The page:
Washington Apple Pi

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District of Columbia: Roads (II)

Not all of the road hazards are planned. Like many older cities, Washington, DC, has an equally ancient water and sewage infrastructure, with many of the larger mains dating back more than a century. When one of these old monsters breaks, the results can be astonishing.

One large break (shown on the right) was so large, and went uncapped for so long, that some Congressmen voted it a "natural" feature, and pushed a bill to turn it into a national park. Critics dubbed this the "Broken Water Main National Parks Bill," and the idea died, eventually.

The consequences of these breaks often literally change the landscape. The Capitol Building, for example, is said to be on "Capitol Hill," yet most people see no evidence of a hill. You've probably guessed the answer: the hill has gradually worn down over the years as hundreds of broken water mains wore the hill away.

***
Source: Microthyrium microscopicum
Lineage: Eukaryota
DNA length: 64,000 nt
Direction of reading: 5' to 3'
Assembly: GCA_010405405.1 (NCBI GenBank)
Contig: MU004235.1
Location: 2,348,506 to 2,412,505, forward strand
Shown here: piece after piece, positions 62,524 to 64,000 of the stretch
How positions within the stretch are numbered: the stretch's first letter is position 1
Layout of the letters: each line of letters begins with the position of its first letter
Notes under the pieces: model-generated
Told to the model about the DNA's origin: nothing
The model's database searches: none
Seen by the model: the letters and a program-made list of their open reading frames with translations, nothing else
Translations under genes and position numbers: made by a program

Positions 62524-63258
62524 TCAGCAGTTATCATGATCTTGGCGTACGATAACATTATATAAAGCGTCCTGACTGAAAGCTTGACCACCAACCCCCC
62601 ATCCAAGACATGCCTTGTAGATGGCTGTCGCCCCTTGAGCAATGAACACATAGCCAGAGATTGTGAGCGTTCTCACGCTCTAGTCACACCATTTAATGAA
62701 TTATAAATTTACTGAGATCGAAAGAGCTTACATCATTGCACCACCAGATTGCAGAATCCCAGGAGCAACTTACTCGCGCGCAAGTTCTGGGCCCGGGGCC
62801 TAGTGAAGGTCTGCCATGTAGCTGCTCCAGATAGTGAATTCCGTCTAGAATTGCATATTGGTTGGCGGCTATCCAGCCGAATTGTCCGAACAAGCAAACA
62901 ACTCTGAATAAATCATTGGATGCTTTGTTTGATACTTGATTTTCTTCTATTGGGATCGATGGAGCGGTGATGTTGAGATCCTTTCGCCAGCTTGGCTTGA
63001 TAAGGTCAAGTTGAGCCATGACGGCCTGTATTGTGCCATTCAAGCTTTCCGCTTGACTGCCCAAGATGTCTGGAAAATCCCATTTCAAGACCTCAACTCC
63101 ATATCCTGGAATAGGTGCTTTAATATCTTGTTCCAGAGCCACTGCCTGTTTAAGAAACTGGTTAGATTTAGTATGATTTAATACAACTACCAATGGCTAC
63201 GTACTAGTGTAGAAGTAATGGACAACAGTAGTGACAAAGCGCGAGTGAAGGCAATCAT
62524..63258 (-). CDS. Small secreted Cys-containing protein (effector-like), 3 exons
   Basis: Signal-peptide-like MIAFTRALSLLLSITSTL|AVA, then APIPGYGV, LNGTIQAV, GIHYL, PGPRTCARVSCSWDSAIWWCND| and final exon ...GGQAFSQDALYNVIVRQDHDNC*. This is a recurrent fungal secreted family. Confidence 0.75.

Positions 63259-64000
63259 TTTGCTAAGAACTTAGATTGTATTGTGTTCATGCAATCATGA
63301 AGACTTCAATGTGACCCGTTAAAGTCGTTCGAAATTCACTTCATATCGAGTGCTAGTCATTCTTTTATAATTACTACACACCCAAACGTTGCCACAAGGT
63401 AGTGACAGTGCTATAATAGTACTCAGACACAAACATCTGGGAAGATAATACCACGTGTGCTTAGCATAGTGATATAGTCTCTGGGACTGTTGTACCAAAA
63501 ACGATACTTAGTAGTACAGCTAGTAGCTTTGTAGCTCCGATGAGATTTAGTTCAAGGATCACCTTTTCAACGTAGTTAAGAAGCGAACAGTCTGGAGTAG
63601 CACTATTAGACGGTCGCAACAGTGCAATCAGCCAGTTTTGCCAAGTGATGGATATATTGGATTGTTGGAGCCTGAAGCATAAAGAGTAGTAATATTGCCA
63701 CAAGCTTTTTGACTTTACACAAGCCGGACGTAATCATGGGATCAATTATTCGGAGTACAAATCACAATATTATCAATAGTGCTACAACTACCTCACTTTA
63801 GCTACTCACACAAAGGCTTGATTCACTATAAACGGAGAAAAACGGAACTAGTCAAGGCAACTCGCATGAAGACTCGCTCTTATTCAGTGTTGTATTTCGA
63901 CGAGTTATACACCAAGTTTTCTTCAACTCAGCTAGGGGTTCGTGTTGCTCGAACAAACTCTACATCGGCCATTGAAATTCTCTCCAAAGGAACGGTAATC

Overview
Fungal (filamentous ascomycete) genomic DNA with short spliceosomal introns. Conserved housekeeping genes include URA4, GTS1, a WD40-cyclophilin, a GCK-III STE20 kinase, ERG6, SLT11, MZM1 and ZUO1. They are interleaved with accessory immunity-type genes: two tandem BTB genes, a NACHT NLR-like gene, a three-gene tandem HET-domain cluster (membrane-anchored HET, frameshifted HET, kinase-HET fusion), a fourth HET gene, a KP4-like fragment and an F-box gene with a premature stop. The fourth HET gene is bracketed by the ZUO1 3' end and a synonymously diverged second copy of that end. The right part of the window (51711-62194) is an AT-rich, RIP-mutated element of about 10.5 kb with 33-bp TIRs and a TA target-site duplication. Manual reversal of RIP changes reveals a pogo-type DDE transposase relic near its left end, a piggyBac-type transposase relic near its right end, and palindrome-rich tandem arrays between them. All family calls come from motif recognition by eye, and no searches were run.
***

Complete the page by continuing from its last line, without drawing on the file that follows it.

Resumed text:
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Washington Apple Pi Virtual Tours, October 15, 1997

[Water Main Break]

Former President Nixon's efforts to stop leaks were never properly understood.